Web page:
Polaris Industries to Expand Osceola Engine Plant
Polaris Industries, a leading producer of recreational vehicles, is extending its engine assembly plant at its base in Osceola, Wisconsin, in a project which will cost $1.75 million.
Having previously been in a perilous position as recently as 2010, the facility on the Minnesota border in the northwest of the state is set to begin its second expansion in the space of three years.
The move will facilitate the production of greater numbers of Polaris Pro-Star engine platforms, boosting the plant’s engine capacity by around 40 percent.
Republican Governor Scott Walker outlined the socio—economic benefits of the development, saying that it would bring 60 new jobs and retain 200 others. If such jobs are added within three years Polaris would receive a tax break of $234,000 dollars.
This incentive follows a 2012 project which was designed to reward the creation of 89 jobs with tax credits of almost $600,000, and Walker is looking to lure investment into Wisconsin ahead of rival locations including Iowa and Minnesota.
The plans represent a marked turnaround in fortunes from four years’ ago, when Polaris announced a financial restructuring, or cuts, which involved the planned closure of the Osceola plant and the layoff of 515 workers. It was planning to move some of its production across the US border into Mexico, angering politicians.
However, the plant never closed and is moving in the opposite direction.
Ultium Cells LLC/Li-Cycle: Sustainable Battery Manufacturing
Ultium Cells LLC - a joint venture between General Motors and LG Energy Solutions - has announced its latest collaboration with Li-Cycle. Joining forces the two have set ambitions to expand recycling in North America, recycling up to 100% of the scrap materials in battery cell manufacturing
What is Ultium Cells LLC?
Announcing their partnership in December 2019, General Motors (GM) and LG Energy Solutions established Ultium Cells LLC with a mission to “ensure excellence of Battery Cell Manufacturing through implementation of best practices from each company to contribute [to the] expansion of a Zero Emission propulsion on a global scale.”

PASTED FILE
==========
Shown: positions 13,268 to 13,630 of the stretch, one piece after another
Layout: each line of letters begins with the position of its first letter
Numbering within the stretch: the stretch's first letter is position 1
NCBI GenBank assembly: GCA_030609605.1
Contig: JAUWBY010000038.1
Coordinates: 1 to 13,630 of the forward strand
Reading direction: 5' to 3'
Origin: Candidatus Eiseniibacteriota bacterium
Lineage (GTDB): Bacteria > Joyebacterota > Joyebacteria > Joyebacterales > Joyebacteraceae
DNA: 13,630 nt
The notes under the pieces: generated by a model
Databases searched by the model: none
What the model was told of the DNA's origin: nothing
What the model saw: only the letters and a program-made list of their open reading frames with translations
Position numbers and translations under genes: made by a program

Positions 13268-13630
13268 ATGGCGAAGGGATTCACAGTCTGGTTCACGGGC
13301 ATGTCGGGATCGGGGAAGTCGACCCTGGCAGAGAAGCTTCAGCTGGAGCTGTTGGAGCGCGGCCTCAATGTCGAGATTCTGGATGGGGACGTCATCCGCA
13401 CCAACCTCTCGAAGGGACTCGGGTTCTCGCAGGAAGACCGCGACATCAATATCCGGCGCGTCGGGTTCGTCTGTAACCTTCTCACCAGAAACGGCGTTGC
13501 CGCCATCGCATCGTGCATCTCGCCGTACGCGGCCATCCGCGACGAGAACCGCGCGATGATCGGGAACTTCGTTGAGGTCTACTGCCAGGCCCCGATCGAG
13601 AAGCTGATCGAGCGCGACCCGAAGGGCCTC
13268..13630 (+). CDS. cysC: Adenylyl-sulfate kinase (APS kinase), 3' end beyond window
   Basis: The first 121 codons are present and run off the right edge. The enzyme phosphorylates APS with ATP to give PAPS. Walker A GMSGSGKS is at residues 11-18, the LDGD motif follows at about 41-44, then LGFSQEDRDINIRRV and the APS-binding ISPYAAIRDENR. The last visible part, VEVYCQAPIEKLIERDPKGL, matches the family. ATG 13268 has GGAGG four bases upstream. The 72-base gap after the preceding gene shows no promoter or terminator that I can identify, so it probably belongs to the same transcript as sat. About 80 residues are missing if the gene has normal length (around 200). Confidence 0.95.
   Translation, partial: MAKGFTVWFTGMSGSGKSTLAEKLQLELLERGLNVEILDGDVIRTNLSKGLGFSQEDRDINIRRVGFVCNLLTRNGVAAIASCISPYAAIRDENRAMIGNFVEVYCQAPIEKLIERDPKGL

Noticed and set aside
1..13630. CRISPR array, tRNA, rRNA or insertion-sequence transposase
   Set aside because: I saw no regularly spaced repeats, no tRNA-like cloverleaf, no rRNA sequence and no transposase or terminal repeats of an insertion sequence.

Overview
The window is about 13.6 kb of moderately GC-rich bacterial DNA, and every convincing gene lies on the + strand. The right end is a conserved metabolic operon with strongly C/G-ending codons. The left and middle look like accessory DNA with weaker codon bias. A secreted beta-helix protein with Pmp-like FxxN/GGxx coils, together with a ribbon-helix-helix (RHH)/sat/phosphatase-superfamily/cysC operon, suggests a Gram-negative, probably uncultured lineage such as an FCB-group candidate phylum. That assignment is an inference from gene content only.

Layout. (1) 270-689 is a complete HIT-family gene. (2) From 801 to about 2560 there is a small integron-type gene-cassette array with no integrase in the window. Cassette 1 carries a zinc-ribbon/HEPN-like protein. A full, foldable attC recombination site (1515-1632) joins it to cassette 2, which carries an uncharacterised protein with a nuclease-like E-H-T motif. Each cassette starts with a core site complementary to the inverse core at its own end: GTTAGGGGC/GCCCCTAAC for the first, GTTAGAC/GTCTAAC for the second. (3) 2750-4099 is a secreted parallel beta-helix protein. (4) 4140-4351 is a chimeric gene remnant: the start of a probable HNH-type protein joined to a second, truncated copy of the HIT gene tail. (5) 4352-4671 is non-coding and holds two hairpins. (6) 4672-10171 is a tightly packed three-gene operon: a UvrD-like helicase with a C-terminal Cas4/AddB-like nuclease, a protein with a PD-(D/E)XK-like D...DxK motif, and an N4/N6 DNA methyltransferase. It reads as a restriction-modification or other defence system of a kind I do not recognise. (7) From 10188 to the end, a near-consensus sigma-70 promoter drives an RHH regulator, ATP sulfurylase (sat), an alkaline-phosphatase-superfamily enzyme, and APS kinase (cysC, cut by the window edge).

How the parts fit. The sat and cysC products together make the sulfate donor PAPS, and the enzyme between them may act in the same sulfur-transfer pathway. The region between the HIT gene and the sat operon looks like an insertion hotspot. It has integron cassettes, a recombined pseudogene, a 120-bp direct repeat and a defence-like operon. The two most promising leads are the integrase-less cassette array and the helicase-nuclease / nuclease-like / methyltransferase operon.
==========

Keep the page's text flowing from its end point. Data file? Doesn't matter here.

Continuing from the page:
Who is Li-Cycle?
Founded in 2016, Li-Cycle leverages innovative solutions to address emerging and urgent challenges around the world.
As the use of Lithium-ion rechargeable batteries in automotive, industrial energy storage, and consumer electronic applications rises, Li-Cycle believes that “the world needs improved technology and supply chain innovations to better recycle these batteries, while also meeting the rapidly growing demand for critical and scarce battery-grade materials.”
Why are Ultium Cells LLC and Li-Cycle join forces?
By joining forces to expand the recycling of scrap materials in battery cell manufacturing in North America, the new recycling process will allow Ultium Cells LLC to recycle cobalt, nickel, lithium, graphite, copper, manganese and aluminum.
“95% of these materials can be used in the production of new batteries or for adjacent industries,” says GM, who explains that the new hydrometallurgical process emits 30% less greenhouse gases (GHGs) than traditional processes, minimising the environmental impact. Use of this process will begin later in the year (2021).
"Our combined efforts with Ultium Cells will be instrumental in redirecting battery manufacturing scrap from landfills and returning a substantial amount of valuable battery-grade materials back into the battery supply chain. This partnership is a critical step forward in advancing our proven lithium-ion resource recovery technology as a more sustainable alternative to mining, " said Ajay Kochhar, President, CEO and co-founder of Li-Cycle.
"GM's zero-waste initiative aims to divert more than 90% of its manufacturing waste from landfills and incineration globally by 2025. Now, we're going to work closely with Ultium Cells and Li-Cycle to help the industry get even better use out of the materials,” added Ken Morris, Vice President of Electric and Autonomous Vehicles, GM.
Since 2013, GM has recycled or reused 100% of the battery packs it has received from customers, with most current GM EVs repaired with refurbished packs.
"We strive to make more with less waste and energy expended. This is a crucial step in improving the sustainability of our components and manufacturing processes,” concluded Thomas Gallagher, Chief Operating Officer, Ultium Cells LLC.